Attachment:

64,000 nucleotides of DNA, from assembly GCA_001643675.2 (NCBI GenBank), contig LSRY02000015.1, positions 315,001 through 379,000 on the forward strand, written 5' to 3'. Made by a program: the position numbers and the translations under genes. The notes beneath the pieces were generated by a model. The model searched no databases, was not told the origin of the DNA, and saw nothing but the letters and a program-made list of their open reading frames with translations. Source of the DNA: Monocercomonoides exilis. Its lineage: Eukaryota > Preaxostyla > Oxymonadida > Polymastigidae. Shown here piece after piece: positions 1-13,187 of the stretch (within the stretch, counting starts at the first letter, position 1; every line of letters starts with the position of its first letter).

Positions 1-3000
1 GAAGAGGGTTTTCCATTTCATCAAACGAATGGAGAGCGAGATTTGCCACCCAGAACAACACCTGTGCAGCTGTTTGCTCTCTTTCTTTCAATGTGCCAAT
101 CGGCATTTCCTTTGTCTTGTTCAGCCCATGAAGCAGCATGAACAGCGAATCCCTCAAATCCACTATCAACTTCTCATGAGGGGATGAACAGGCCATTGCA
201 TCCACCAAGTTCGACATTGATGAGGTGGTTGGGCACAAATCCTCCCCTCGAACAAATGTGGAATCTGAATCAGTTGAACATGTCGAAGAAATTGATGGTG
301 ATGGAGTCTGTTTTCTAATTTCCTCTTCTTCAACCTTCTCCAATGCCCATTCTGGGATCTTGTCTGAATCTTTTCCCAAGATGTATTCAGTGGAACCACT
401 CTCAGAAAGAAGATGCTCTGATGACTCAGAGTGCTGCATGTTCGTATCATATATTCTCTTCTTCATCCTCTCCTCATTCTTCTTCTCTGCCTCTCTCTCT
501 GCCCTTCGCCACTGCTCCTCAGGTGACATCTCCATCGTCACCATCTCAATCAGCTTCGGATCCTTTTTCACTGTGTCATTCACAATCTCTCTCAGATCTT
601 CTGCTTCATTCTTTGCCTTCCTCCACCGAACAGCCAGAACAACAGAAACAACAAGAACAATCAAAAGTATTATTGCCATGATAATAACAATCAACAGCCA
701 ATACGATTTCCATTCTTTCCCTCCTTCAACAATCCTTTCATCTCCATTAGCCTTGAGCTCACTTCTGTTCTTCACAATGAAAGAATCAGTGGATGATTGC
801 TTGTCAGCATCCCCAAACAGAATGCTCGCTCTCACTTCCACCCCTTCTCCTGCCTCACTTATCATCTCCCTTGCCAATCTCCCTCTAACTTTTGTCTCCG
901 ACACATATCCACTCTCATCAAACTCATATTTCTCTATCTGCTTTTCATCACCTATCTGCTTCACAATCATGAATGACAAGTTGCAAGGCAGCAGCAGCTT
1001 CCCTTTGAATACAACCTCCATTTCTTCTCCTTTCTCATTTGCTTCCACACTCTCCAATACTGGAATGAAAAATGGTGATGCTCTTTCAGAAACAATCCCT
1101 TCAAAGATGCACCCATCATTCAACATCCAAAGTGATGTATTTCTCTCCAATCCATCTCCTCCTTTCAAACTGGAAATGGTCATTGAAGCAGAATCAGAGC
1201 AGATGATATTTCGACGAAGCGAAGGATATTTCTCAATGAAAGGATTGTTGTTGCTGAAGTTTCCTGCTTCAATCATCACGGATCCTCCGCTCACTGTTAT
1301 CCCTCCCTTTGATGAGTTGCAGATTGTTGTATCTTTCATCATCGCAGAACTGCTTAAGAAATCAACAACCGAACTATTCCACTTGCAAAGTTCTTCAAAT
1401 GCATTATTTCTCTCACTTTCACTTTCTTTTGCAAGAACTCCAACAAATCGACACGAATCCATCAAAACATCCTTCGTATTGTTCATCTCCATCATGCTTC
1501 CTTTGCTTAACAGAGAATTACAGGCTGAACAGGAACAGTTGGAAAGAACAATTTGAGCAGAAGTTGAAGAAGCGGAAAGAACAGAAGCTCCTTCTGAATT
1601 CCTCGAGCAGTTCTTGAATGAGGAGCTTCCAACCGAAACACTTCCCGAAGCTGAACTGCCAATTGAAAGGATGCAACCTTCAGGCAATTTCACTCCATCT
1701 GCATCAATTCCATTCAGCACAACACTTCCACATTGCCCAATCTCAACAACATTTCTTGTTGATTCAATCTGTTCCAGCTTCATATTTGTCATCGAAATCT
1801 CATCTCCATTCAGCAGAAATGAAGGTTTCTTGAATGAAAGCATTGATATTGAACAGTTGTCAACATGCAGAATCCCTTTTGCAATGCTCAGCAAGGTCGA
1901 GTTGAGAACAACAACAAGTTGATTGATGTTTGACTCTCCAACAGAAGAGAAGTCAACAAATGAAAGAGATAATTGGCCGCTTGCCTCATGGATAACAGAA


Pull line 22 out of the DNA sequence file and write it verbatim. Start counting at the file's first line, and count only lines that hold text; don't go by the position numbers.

1901 GTTGAGAACAACAACAAGTTGATTGATGTTTGACTCTCCAACAGAAGAGAAGTCAACAAATGAAAGAGATAATTGGCCGCTTGCCTCATGGATAACAGAA